A Rough Start

Have a Pleasant Flight

I look down at my feet. The sandwich I just bought in the Salzburg train station is on the floor split in half like a butterfly pinned to an exhibit canvas. With two minutes to go before my train departs, I grab the top and bottom half of the roll and carefully scoop up the cheese from the sticky ground. As I place the lopsided mass back in its paper bag, I notice the bottom of the bag is split open. I hesitate for a moment and then decide to catch my train. I don’t have enough time to reclaim the sandwich in the shop a mere footsteps from the remaining mess I leave on the station floor.

Comfortably seated in the train after a mad dash, I finally have time to digest the morning’s events and the remains of my sandwich. The sandwich is just another small setback on my journey to Zell am See in Austria.

Six hours before at 6:00 am, I left our apartment in Berlin for my flight to Salzburg. My trip to the airport was uneventful. The baggage and security check quick and efficient.

My early arrival at the airport gives me a rare opportunity to read a printed newspaper. As I scan the headlines, Hall C at Tegel Airport fills with passengers traveling to all points of the globe. A flight to Budapest, scheduled to depart ten minutes before mine, slowly boards at my departure gate. I watch the passengers queue and board a bus that takes them to their plane. When the first bus fills, the remaining passengers continue to wait in line as another gate agent prepares for the boarding of my flight. I imagine how the two groups of passengers will clash in the small waiting area until it soon becomes apparent that there are no busses left. The flight to Budapest cannot leave because it’s passengers are stuck in the terminal. My flight is delayed too.

Have a Pleasant Flight

Have a Pleasant Flight

A sign above the gate wishes the passengers a pleasant flight. I consider making a complaint to the gate agents about the poor translation, but they are busy solving more important problems. The agents scramble the phones operating at a DEFCON 1 pace. An assistant manager in a reflective vest hurries to the gate. He makes two calls and then paces back and forth like an expectant father. A manager shortly arrives. He tries to keep his cool, but the expression on his face matches his wrinkled, droopy, poorly fitting suit. He can’t solve the crisis either. He eventually departs with the assistant manager like they are going off to get a coffee. The gate agents are left alone.

The vast terminal hall empties as the other flights leave in rapid succession. They have somehow found available busses or walked to their planes on the Tarmac. The gate agents look awkwardly out the door to where busses should be waiting. The passengers on the flight to Budapest sit back down. No one will be leaving anytime soon.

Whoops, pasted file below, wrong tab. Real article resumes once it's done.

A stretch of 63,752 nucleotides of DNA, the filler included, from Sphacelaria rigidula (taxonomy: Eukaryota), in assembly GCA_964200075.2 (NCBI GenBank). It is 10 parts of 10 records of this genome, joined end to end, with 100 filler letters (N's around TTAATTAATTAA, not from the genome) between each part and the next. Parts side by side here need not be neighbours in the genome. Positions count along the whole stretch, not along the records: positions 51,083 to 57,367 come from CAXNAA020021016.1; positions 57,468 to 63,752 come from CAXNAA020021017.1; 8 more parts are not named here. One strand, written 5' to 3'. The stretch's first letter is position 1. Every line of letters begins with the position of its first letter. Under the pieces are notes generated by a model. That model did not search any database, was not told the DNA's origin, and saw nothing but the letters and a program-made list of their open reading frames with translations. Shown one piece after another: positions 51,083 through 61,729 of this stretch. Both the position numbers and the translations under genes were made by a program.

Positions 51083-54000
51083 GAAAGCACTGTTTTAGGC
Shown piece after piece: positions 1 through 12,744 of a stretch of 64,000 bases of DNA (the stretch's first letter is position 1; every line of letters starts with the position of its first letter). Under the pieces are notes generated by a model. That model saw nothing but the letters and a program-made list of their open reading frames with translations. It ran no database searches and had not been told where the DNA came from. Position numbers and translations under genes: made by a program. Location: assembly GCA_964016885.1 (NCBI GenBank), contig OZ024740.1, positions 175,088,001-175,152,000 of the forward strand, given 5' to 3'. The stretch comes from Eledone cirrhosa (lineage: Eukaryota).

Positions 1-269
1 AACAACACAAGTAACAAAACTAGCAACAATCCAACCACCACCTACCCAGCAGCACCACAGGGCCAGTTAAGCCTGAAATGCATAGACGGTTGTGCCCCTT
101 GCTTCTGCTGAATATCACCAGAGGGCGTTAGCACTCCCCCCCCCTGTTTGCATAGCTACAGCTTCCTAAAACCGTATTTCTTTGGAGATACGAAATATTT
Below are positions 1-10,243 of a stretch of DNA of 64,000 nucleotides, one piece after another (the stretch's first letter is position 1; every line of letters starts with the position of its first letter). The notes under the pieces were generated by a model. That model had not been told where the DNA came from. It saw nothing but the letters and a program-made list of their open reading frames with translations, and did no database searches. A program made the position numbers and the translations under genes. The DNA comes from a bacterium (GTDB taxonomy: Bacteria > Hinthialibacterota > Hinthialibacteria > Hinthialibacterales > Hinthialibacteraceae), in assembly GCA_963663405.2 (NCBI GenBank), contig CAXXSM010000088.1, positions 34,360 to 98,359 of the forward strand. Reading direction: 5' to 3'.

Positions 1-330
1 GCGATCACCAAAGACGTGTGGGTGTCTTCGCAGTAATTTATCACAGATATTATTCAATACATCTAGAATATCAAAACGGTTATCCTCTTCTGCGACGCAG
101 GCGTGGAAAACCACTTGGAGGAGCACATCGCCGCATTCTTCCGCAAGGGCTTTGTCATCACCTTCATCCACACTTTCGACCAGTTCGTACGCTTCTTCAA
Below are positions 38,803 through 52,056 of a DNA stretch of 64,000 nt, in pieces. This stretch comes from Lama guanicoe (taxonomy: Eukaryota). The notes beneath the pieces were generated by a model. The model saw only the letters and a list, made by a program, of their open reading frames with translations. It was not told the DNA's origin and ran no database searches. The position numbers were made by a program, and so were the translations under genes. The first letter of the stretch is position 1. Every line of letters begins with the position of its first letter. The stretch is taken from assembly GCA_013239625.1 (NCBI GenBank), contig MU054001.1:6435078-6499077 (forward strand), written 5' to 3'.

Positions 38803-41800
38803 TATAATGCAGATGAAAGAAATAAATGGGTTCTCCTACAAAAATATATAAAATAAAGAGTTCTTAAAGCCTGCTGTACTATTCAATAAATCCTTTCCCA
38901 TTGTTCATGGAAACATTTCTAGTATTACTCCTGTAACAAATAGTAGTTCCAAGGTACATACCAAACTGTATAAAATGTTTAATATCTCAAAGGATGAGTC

An hour after we are originally scheduled to depart, the last remaining passengers for the Budapest flight board a bus. A bus for our flight is standing by. We quickly clear the gate, hop on the bus, and drive to our plane, which is parked near the maintenance hangers at the airport.

All Aboard!

All Aboard!

We learn our delay was due to technical difficulties. We assumed the problem was a dispatching problem with the busses. Our pilot apologizes as he revs the Bombardier Dash 8 prop engines in preparation to taxi to the runway and take off.

We arrive in Salzburg without further delay. The Playmobil size of the airport reminds me of Mueller Airport in Austin. Mountains rather than a city skyline frame the terminal in the background. I have finally returned to the first city in Europe that I visited as a school child some thirty years ago. Unfortunately, a proper visit to the city will have to wait. Due to my flight delay, I missed the train to Zell am See. I take a bus to the main train station and ask when the next train will depart. The next train leaves shortly. I have enough time to buy a ticket and walk to the platform.

A Playmobil Airport

A Playmobil Airport

The wireless connection on the train quickly springs to life. My mobile phone buzzes with messages from my wife and my friend, Franzl, who I am visiting in Zell am See. I send them a quick status update and tell Franzl that I still have to change trains in Schwarzach-St. Viet. I hope to arrive on EC 164, a train to Zurich, in an hour.

I make my connection without a hitch. I am restless during the remaining 30 minute train journey. I arrive at the station at Zell am See. Franzl is waiting.

“What’s an adventure without a little adventure,” I say as we embrace.

“My dear hobbit,” Franzl replies, “adventures make you late for dinner. Yours is already waiting for you.”

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